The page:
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Wednesday, 13 September 2006
Page: 12

Senator O’BRIEN (10:06 AM) —The weakness in the government’s argument on this matter is demonstrated by evidence that the Senate Standing Committee on Economics has taken from various petrol retailers through its current inquiry, and also from the comments that various retailers have made on the public record about their inability to obtain the same terms as their competitors in the same small market—the same town. Some independents are saying that they are not able to purchase their fuel at the same price as their competitors who are being supplied by the large companies. So Senator Joyce ought to think carefully about the concern that he had because—although I understand that some people might think it is advantageous that on the occasion that they get a slightly better deal they do not want people to know about it—overall in the market place if one business is, for no reason other than the preference of the supplier, getting a better deal and that better deal is not available to the independents, Senator Joyce will be defeating the arguments that he has placed on the record about the need to ensure that independents are not forced out of the market. It is obviously the case that, if these arrangements have to be transparent, the ability to do different deals will not be available. That would be, I think, a better thing for the market.

I agree with Senator Murray that the suggestion that discounting would disappear is just not borne out by the facts. What happens when there is fuel that needs to be sold, when the wholesaler needs to move fuel on because more fuel is coming and tries to encourage retailers to buy at a particular time in the cycle because of these needs? That is going to ensure that there is more urgency about marketing the fuel in stock, and that will have an impact on discounting. There are a variety of reasons why discounting will continue, and blanket suggestions that somehow this regulatory arrangement will mean the abandonment of discounting are demonstrably wrong, I think.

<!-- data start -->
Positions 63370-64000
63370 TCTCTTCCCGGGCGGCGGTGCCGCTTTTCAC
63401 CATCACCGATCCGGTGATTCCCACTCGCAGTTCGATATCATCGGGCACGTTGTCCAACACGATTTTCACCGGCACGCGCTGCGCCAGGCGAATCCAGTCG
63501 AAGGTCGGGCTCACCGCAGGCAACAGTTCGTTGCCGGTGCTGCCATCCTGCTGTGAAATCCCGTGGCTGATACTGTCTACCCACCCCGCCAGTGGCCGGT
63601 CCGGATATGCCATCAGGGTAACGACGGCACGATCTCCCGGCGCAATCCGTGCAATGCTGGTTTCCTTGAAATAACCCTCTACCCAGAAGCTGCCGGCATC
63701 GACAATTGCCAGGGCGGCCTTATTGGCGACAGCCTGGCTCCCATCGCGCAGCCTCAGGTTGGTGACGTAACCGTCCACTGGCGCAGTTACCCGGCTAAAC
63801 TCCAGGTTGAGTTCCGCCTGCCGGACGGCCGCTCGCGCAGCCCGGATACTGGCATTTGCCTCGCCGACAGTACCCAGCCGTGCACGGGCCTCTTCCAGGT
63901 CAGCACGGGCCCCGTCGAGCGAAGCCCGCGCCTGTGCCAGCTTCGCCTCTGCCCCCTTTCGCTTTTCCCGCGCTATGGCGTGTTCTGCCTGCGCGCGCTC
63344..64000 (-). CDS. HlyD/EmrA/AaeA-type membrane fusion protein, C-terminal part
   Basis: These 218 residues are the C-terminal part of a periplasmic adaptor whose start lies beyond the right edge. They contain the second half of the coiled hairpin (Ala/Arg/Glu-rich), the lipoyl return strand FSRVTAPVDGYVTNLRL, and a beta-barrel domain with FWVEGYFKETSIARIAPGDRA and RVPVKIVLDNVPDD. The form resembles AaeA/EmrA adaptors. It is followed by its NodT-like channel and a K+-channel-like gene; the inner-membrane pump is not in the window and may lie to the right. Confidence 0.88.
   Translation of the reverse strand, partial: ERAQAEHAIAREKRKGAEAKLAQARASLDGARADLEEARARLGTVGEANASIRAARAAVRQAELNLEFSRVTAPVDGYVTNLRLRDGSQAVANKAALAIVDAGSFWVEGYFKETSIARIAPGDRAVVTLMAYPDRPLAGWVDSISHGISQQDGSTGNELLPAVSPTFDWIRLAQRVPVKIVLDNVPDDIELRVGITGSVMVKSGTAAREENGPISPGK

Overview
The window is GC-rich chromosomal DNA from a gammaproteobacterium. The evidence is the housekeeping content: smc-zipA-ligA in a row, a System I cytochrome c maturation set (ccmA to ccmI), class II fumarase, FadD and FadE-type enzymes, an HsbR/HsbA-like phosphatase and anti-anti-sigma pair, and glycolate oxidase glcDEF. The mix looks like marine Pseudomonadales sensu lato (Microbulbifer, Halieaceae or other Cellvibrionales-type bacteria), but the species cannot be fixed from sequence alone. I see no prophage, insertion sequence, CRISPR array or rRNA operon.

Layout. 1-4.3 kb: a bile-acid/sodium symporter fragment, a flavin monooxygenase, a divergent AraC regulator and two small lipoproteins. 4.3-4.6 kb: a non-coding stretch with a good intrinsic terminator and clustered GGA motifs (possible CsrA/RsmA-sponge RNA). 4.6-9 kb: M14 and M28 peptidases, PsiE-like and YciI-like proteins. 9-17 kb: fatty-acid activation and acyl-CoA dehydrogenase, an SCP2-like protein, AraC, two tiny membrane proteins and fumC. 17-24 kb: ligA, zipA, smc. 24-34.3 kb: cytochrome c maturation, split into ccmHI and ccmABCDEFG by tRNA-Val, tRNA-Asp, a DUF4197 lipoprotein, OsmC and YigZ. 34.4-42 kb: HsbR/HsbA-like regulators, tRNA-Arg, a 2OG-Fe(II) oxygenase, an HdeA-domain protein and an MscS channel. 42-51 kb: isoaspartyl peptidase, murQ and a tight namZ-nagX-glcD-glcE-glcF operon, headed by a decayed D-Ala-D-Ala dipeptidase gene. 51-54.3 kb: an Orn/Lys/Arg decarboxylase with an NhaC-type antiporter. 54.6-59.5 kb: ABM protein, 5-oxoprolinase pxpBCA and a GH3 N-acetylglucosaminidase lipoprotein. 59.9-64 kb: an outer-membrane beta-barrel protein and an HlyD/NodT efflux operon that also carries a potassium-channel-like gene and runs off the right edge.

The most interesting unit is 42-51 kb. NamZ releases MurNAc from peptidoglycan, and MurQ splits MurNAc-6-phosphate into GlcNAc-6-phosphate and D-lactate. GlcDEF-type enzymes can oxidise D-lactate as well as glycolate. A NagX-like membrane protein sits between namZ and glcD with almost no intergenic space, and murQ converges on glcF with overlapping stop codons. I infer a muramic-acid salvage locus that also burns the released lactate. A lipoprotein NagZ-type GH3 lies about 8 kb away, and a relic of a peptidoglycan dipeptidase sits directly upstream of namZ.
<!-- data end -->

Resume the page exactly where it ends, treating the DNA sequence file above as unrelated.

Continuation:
Let’s look at the situation in the Perth retail market, where service stations have to notify the public of their price each morning and may not vary it. Does that end discounting? No. Does it give the public a better knowledge of what is going to be available during the day? Yes. Does it mean that price boards do not vary several times during the day? Yes. Does that mean that buyers have better knowledge in the market? Yes. You can always mount an argument about why secrecy might end a particular advantageous circumstance in the market, but overall the benefits of transparency in this very, very important market outweigh, in our view, the concerns about the lack of transparency in some commercial arrangements. This is a very important commodity to the Australian market and to transport, and to the extent that we can have a clear understanding of what is taking place we will arm the consumer and the retailer.